The 2-megapixel camera on the Bliss can take pictures in four resolutions, three quality settings, five white balance presets, and five color effects. Other settings include multishot mode, fun frames, a self-timer, a night mode, and three shutter sounds, plus a silent option. Photo quality was not bad. Images looked sharp, but colors were muted and seemed a bit overcast. The video recorder can record videos in two resolutions (320x240 and 176x144) in two lengths: a short one for MMS, and a longer one for saving. You can also mute the audio if you want. It has white balance, color effects, and quality settings similar to the still camera. The Bliss can support up to 16GB of additional storage in the form of a microSD card in case you like to take lots of pictures.
You can personalize the LG Bliss with a variety of wallpaper, alert tones, and more. If you want, you can download more from U.S. Cellular's EasyEdge store. The same goes if you want to download more games. The Bliss comes with three: Dart, Homerun Derby, and Pac-Man.
We tested the LG Bliss in San Francisco with U.S. Cellular on a roaming service. Call quality was impressive overall. On our end, we heard our callers loud and clear with nary a blip of static. There was a bit of background buzz, but nothing distracting.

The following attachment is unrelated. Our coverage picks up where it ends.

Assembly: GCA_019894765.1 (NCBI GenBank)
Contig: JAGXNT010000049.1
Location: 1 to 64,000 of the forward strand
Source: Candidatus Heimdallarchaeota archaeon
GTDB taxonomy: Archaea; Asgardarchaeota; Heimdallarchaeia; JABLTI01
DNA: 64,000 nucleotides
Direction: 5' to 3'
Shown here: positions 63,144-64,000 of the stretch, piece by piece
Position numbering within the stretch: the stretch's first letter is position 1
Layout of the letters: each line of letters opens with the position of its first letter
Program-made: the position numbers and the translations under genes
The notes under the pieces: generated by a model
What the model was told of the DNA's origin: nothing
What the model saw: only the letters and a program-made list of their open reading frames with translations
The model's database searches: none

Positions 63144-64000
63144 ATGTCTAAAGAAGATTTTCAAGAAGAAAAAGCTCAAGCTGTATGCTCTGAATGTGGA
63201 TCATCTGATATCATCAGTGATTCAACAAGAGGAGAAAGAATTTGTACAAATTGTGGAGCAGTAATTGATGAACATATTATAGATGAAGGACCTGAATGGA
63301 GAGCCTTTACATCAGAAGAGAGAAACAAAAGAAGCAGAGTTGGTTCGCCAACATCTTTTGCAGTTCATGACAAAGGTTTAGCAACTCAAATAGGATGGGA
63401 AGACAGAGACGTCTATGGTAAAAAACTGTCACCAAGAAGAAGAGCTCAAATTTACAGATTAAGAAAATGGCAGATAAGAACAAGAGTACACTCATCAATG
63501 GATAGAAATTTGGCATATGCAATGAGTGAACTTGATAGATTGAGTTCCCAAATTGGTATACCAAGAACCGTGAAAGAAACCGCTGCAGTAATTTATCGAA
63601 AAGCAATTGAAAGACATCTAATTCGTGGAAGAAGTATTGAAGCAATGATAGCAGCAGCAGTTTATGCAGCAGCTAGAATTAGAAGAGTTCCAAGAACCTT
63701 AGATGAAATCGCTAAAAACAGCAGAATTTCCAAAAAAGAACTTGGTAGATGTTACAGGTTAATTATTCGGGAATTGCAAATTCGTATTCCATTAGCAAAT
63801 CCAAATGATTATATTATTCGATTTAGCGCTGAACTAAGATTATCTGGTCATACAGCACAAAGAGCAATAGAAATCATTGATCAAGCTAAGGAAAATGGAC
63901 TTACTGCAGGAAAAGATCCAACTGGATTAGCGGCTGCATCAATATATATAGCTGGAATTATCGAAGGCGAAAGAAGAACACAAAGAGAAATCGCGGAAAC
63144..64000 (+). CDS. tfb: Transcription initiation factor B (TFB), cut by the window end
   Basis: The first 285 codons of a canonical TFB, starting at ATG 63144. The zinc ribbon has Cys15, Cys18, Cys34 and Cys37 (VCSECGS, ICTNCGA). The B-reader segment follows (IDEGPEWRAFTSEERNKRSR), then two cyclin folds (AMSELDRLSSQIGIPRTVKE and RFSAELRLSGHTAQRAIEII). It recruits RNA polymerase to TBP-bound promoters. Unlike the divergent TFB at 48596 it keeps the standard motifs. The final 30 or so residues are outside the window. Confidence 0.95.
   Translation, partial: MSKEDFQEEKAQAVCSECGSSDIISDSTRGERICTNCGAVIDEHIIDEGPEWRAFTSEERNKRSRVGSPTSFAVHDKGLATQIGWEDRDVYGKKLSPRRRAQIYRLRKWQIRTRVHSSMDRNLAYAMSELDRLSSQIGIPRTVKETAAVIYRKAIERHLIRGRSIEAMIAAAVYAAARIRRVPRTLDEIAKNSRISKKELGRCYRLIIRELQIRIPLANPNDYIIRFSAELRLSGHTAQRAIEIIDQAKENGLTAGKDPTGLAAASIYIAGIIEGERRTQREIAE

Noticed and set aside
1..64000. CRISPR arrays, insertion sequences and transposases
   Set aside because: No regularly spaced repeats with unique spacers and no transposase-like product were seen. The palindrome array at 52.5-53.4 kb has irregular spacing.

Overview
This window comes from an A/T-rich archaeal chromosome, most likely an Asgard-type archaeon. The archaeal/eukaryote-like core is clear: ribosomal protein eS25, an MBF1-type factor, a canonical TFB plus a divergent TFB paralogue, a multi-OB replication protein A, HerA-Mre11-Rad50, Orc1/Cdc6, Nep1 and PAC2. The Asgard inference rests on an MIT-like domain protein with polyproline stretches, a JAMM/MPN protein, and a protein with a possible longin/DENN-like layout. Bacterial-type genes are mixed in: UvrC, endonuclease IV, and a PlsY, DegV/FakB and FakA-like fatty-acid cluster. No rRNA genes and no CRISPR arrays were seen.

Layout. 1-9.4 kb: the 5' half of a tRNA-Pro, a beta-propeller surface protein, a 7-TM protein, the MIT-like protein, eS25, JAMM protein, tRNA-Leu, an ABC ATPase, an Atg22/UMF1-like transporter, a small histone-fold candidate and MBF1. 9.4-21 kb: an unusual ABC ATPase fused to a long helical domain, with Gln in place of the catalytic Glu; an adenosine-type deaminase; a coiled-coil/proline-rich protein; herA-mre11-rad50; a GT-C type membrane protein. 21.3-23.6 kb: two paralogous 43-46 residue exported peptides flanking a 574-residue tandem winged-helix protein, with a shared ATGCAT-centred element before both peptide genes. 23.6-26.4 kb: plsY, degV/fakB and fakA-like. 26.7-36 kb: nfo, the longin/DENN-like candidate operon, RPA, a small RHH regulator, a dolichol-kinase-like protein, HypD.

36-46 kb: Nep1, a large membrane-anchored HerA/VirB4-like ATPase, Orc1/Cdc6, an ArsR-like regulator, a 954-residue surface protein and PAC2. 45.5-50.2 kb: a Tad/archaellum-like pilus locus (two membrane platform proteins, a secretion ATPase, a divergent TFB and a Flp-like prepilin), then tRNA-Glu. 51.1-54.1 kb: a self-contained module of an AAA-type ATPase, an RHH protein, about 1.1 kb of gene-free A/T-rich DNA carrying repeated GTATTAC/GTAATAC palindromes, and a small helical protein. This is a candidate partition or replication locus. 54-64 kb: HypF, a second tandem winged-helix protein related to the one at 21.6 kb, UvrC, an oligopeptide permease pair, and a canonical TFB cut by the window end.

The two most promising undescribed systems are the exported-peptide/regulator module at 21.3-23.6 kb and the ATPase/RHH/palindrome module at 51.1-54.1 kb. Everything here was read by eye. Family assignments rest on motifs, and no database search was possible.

On their end, callers reported similar call quality. They said volume was good and our voice sounded clean and natural. When we turned on the speakerphone, callers said voice quality was noticeably harsher and not quite as natural, but it wasn't a big deal. For us, they sounded rather tinny and distant due to the phone's small speakers, but that's to be expected with most speakerphones.
The phone's speakers didn't do justice for audio playback either. Music sounded rather flat and there wasn't much bass at all. We would certainly recommend using a headset to enhance your audio listening experience.
We weren't able to get full EV-DO in our area, but we did get at least 1xRTT speeds. It certainly isn't as fast as we would like, but it was serviceable most of the time. Loading a full Web page like CNET's front page took around 42 seconds, for example. As we said above, scrolling and navigating around a Web page isn't as smooth as we would like, probably due to the slower speeds.
The LG Bliss has a rated battery life of 4 hours and 30 minutes talk time and 13 days standby time. The Bliss has a tested talk time of 5 hours and 53 minutes. According to the FCC, the Bliss has a digital SAR rating of 1.21 watts per kilogram.